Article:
^ I can almost guarantee you that these bitches got rid of whatever the fuck these are—not outfits, let me tell you—as soon as they were done filming.

3. Belts

Unless they’re waist-cinchers or corset belts, get rid of them. When was the last time you actually wore one with pants? Like, seriously. That’s what I thought. If the Kardashians aren’t wearing it, we aren’t wearing it.

4. Tarnished Jewelry

If you’re still wearing fake bling because you just love it so much and you still get the best compliments on it, there’s this place (well, a couple of them, really) called Forever 21. LOL. Welcome to 2017. I’m positive they still have equally fake things that don’t look like they’ve been sitting in an ocean for years. It’s tacky, gross, and unless it’s some precious gem your great (x10)-grandma passed down to you, just get some new jewels. Tip: Make an investment for real jewelry if you wear it like, everyday.

5. Bags That Are Falling Apart

Even though the straps are shredding or there’s just a huge-ass hole for whatever reason, you decided to hold on to it because it’s Chanel. You’re praying for a miracle but it’s not going to happen. The time for your fave bag has come to an end. Even if it can’t be replaced, you will find another you’ll fall in love with, probs sooner rather than later. I know this advice works because it’s similar to what I give my friends after they meet a guy at the bar who doesn’t call back. Basically, just:

Get Over Yourself

6. Low-Rise Jeans

If they sit where your underwear is, then no. Those times are long over. Unlike the denim skirt, this 2000s trend isn’t coming back. Not now, not ever so, they can leave.

Read: The Summer Beauty Products You Need To Add To Your Makeup Bag Now
How Often You Should Wash Sheets, Towels, Jeans & Other Sh*t You Never Clean

We know your dirty, disgusting, secret. Despite sleeping, touching, wiping, or wearing these things just about every day, you seldom wash them. Don’t deny it. We’re talking about your pajamas, your lounge pants, your sheets, and your towels. Be honest—when was the last time you stripped your bed and hardcore cleaned everything on it? If you say last week, you’re lying. It’s time to admit your faults, betch. To help combat these dirty habits, here’s a guide as to how often you should be washing those seldom cleaned items. Get your shit together and stop being dirty. What would your mother say if she knew you lived like this?

1. Towels

Every time you pop out of the shower, you use a fucking towel. Yah, you may be clean, but think about all the dead skin that towel is sloughing off; hair product it’s soaking up; soap and shit it’s cleaning off … that’s hella gross. According to the Huffinton Post, towels need to be washed every three to four uses. I mean, they’re probably getting mildewed and smelly anyway at that point. Also, if you’ve washed the towel multiple times and it still smells moldy or old, time to throw that shit away. For hand and dish towels, you need to be washing much more fucking often—like, every other day. Yikes.

Towel New Girl

2. Sheets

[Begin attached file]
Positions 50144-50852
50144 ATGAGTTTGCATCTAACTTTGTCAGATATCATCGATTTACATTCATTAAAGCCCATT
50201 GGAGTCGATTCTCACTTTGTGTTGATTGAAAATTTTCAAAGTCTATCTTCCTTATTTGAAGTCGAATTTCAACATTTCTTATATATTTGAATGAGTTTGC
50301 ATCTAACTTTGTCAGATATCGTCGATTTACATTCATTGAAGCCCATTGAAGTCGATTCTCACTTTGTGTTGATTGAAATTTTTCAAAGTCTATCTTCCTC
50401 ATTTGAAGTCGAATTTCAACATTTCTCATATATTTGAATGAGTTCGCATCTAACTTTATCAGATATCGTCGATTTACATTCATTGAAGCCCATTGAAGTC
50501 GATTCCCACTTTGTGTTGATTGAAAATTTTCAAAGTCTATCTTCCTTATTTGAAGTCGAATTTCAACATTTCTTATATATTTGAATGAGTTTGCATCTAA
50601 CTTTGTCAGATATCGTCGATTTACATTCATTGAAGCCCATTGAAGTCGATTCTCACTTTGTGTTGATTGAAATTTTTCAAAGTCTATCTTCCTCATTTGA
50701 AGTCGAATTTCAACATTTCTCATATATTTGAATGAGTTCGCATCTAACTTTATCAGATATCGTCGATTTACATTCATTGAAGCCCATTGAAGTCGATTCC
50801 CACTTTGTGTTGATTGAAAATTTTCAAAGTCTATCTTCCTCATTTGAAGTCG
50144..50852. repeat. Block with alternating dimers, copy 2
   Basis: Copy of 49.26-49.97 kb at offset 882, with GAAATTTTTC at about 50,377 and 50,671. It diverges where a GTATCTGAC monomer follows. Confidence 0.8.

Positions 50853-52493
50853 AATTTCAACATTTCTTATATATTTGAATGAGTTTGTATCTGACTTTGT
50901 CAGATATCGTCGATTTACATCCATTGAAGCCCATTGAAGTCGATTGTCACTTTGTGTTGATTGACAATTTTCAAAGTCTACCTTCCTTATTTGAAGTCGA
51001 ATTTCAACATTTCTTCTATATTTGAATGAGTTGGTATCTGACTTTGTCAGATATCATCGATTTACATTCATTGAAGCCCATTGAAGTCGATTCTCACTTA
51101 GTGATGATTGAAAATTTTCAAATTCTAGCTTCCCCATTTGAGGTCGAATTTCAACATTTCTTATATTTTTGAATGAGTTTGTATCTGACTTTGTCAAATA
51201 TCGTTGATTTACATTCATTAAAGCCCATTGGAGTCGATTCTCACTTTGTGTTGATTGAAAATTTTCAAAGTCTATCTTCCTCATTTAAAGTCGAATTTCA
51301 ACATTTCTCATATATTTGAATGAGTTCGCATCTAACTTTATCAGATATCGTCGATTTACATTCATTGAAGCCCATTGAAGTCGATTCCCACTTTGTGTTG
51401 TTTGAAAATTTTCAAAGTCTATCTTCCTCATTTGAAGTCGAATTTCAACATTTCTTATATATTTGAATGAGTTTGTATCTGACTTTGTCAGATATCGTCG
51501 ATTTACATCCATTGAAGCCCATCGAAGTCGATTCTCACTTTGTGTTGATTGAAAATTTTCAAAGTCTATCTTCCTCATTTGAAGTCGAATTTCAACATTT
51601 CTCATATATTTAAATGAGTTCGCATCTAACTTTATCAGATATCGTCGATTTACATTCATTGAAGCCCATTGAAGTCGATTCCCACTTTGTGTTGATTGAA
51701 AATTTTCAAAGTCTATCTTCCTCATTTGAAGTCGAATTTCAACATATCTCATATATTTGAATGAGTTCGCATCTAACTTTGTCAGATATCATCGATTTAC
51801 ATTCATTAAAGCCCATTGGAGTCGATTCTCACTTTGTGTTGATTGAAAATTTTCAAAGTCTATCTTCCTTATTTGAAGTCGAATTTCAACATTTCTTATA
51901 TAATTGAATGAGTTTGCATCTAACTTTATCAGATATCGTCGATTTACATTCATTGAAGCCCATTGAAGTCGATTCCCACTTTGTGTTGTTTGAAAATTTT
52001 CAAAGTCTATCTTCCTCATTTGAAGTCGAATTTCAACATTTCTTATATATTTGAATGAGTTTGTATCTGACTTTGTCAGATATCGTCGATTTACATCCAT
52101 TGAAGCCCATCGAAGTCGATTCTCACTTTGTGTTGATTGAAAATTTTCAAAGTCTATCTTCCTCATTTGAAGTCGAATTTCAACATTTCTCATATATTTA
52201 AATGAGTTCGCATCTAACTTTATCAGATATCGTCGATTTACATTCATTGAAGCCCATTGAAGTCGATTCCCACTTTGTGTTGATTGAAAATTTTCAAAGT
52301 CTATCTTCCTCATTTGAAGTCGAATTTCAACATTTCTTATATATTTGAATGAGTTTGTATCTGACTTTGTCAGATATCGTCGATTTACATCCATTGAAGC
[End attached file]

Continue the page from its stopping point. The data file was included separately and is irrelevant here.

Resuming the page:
Once per fucking week. Yes, really. Although it’s totally fucking time-consuming and now you have to remake the bed and omfg this is the worst, there’s a huge buildup of sweat, skin (yes, really), dust, and other disgusting shit all up in yo sheets. And that’s just when you sleep—I’m not even going to get into your sex life because that’s a whole Pandora’s box I’m not trying to open rn. Use hot water and a hot dry cycle to just fucking kill all the germs. Oh, and use bleach. According to Men’s Health, you need to think of your sheets as clothes that you literally wear for eight hours every fucking night.

3. Pajamas

Okay, honestly, these follow the same rules as your clothes (not jeans, cause we know those never get dirty). Pajamas should be washed every other day or so. I mean, why else would you have seven pairs of comfy pants? Because you fucking need them when the other shit is dirty, that’s why. Like, think about how often you wake up in a cold sweat. And now think about how many times you’ve put those same pajamas back on the next night without second thought. YA NASTY.


4. Pillows

According to CNN, bed pillows can host up to 16 species of fungi, which, honestly, is fucking disgusting. Use a gentle cycle, hot water, and your fav super expensive detergent and wash those pillows at least every three months. You may even want to put them through the rinse cycle twice. To dry, add two clean tennis balls to the dryer and set on low. And we’re talking about your actual pillows—not the pillowcase, which you should wash at least once a week, especially if you have bad skin. The more you know… the more you hate your life and the amount of laundry you have to do.

5. Bras

You probs wear it every day, so stop going weeks without washing it. You should be washing your bras every three to four days so, like, at least once per week. I’ll let that sink in. Now look at your life, look at your choices. Also, fun fact—the elastic needs time to reset itself, so try not to wear the same bra day in and day out unless you want some saggy titties.

Tina Belcher

6. Jeans

Okay yes, jeans never get dirty according to, like, everyone. But actually, they do. You need to be washing your jeans every four or five wears, according to WhoWhatWear. Honestly, you don’t want to wash much more than that because you’ll make the denim weird and then you’ll, in turn, look fucking weird. Also, always wash them in cold water, because obviously.

7. Bathroom Rugs

We’re talking the easy, pick-them-up-and-throw-them-in-the-wash versions probs down on your bathroom floor right now. Seriously, how often do you pick those up and wash them? According to the Huffington Post, these need to be thrown in the hot cycle every one or two weeks. P.S., you can also throw that plastic bath mat with the suction cups that sits on the inside of your tub in the washing machine, too. Just don’t throw it in the fucking dryer because, obviously, melted plastic is a no-no.

The More You Know

So now you have no more excuses to be fucking disgusting. Embrace your inner domestic betch and clean your shit, seriously.